8 Ways to Make a Home Safer for Your Aging Loved One

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Nearly nine out of 10 of America’s seniors wish to age in their own home as opposed to a senior living community or retirement home. And 60 percent of falls among the elderly occur in the home.

 

It is with those two facts in mind that warrant a discussion about some ways to make a home safer for aging loved ones. Family members, friends, and caregivers can’t be present all the time, and the clock can tick fast following a fall or other accident in the home when help is nowhere to be found.

 

Below are eight ways to make a home safer for aging loved ones.

 

1.  Tidy up.

Many household accidents are the result of debris in hallways or on stairways and furniture. Give your loved one’s home a good tyding up and make sure walkways are free of any clutter.

 

2. Get some traction.

Apply a coat of nonslip wax to tile and hardwood floors and place some nonskid treads on stairs to minimize slippage.

 

3. Move the upstairs down.

The best way to prevent a fall down the stairs is to limit the amount of stair climbing necessary. If your loved one lives in a multi-floor home, do some re-arranging to put everything they need — bed, computer, TV and so forth — on the ground floor to reduce trips upstairs.  

 

4. Start with the bathroom.

According to the National Institute on Aging, some 80 percent of household falls involving seniors happen in the bathroom. Install grab bars in the bathtub or shower and near the toilet and cover the floor with rubber-backed bathmats.

 

5. Make minor modifications.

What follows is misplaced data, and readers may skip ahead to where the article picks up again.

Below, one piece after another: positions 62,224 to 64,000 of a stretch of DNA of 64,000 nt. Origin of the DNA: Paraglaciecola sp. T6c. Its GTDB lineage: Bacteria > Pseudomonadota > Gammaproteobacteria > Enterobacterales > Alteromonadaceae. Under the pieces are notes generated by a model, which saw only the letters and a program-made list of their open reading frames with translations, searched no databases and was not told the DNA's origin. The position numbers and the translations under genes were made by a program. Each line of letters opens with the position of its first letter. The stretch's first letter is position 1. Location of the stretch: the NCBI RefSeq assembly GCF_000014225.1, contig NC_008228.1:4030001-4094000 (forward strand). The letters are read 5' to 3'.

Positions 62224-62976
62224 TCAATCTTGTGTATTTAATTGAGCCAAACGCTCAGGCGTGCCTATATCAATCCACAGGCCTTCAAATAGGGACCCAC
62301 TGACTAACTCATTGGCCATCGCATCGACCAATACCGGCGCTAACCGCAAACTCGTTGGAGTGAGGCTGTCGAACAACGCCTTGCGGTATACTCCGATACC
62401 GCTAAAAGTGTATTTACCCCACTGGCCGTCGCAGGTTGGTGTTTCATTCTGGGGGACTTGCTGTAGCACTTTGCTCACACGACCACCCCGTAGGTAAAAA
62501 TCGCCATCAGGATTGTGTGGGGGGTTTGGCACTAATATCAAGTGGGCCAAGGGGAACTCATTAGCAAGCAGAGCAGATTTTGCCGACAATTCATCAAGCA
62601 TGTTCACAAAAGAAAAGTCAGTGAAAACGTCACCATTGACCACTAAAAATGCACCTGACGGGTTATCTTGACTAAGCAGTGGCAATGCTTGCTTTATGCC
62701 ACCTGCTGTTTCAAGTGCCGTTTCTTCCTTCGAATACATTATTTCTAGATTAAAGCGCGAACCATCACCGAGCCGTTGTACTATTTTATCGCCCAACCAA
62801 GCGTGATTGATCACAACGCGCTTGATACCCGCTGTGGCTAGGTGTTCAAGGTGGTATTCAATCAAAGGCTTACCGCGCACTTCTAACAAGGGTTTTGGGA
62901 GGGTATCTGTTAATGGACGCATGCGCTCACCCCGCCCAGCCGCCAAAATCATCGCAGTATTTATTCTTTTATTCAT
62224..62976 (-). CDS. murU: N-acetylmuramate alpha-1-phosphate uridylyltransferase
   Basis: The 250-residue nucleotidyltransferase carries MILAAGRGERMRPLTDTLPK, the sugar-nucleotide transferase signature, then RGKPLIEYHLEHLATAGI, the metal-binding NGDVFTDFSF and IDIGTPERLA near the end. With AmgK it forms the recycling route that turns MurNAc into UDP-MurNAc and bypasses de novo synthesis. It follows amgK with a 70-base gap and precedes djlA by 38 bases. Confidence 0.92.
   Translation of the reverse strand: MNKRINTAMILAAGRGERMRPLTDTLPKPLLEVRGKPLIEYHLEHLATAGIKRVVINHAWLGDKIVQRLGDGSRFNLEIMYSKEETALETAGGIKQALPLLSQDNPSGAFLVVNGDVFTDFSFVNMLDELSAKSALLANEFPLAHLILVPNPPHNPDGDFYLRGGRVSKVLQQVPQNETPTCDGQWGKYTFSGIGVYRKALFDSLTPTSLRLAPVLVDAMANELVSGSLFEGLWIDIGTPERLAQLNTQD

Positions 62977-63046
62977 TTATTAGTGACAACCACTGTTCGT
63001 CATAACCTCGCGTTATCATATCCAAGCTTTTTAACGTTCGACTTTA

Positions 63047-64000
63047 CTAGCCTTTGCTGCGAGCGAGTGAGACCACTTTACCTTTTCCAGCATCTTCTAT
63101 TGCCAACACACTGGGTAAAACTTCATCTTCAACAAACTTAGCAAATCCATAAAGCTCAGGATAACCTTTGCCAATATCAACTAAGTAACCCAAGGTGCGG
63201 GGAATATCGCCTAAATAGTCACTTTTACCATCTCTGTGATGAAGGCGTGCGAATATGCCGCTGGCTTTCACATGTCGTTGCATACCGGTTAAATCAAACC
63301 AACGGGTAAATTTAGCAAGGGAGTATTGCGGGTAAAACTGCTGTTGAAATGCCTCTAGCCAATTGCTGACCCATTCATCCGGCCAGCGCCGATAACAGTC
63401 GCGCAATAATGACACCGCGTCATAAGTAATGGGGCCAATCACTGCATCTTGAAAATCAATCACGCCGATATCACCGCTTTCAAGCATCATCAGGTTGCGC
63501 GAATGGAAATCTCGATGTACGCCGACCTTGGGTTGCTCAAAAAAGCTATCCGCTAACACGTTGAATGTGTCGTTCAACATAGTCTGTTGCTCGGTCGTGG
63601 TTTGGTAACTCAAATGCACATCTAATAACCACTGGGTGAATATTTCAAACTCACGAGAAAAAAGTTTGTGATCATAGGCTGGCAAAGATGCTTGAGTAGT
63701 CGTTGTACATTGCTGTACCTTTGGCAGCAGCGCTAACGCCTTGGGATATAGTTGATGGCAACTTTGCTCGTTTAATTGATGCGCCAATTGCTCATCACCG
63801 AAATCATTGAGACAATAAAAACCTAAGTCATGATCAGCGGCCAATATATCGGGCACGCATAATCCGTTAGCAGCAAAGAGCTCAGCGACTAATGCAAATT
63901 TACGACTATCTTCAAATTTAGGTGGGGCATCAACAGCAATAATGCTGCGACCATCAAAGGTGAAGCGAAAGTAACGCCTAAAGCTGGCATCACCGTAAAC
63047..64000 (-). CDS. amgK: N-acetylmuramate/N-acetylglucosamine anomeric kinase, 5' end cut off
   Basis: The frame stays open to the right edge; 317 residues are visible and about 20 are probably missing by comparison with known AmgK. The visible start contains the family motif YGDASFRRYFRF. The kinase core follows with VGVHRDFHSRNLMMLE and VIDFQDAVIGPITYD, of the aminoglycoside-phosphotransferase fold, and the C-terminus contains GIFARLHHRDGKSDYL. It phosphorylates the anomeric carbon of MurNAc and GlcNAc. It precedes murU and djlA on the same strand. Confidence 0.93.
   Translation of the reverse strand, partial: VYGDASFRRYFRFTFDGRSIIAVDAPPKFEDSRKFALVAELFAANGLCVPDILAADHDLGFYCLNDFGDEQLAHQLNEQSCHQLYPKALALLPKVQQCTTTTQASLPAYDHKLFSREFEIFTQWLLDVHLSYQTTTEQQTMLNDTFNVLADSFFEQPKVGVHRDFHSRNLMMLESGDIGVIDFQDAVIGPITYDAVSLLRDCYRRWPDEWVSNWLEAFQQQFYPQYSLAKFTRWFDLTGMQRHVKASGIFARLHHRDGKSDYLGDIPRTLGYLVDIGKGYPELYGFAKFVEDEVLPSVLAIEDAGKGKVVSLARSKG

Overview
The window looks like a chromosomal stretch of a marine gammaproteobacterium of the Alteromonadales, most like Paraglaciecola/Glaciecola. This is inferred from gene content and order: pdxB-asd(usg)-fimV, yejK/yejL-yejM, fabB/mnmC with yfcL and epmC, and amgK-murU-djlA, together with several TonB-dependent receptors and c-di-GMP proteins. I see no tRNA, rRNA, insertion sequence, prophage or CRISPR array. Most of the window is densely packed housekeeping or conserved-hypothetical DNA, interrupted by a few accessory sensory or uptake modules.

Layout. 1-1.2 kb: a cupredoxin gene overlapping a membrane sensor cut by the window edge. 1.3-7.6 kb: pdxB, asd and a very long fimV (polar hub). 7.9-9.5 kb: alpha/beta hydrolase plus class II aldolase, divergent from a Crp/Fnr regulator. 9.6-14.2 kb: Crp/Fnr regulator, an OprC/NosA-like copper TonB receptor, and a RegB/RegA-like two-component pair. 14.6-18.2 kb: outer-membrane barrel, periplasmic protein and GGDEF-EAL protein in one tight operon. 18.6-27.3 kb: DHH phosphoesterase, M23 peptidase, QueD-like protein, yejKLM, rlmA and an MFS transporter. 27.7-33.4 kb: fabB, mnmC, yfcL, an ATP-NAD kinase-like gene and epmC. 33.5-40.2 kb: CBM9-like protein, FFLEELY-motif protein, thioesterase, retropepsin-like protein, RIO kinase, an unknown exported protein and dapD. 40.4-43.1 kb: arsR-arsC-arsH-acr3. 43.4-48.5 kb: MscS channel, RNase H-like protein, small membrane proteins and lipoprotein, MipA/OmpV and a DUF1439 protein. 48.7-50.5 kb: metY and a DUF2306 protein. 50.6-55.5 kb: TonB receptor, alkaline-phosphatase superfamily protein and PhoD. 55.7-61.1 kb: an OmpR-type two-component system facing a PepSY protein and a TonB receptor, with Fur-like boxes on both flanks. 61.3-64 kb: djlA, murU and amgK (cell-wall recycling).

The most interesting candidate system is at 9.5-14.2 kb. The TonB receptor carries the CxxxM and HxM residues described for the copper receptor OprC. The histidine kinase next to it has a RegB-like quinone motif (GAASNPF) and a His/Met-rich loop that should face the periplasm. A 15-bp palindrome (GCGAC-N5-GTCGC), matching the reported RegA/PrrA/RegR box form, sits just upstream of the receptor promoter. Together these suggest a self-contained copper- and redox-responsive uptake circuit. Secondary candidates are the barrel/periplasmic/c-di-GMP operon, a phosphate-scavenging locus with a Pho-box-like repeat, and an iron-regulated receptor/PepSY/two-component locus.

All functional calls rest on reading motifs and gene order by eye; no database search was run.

Small modifications can make a big difference. Consider handrails for the hallway, lever handles instead of doorknobs and removing locks from bathroom and bedroom doors. Help your loved one check their Medicare coverage as certain home modifications related to aging-in-place may now be covered by private Medicare insurance.

 

6. Fix the rug.

Throw rugs and shag carpeting are large contributors to falls. Fasten throw rugs to the floor and replace any long-fibered carpet with a flatter surface that won’t get snagged on canes, walkers or feet.

 

7. Stay connected.

Technology makes it possible to stay connected with your loved one even when you’re not physically present. Medical alert devices, voice-operated command systems like Amazon Echo or a WalkWise walker attachment can keep help on notice at all hours of the day.

 

8. Light up the room.

Getting around becomes more difficult as we age, and so does seeing where we want to go in the first place. Older sets of eyes need more light, so install night lights around the house that operate on a timer, by motion-activation or simple touch.

You may also call on a professional for help. A Certified Aging-in-Place Specialist (CAPS) can visit your loved ones home and make expert recommendations about ways to make the home a safer place to age.

These small investments can make way for long-term results as your loved one can age in the comfort — and safety — of their own home.      

 

Author Bio: Christian Worstell is a freelance writer living in Raleigh, NC.

 
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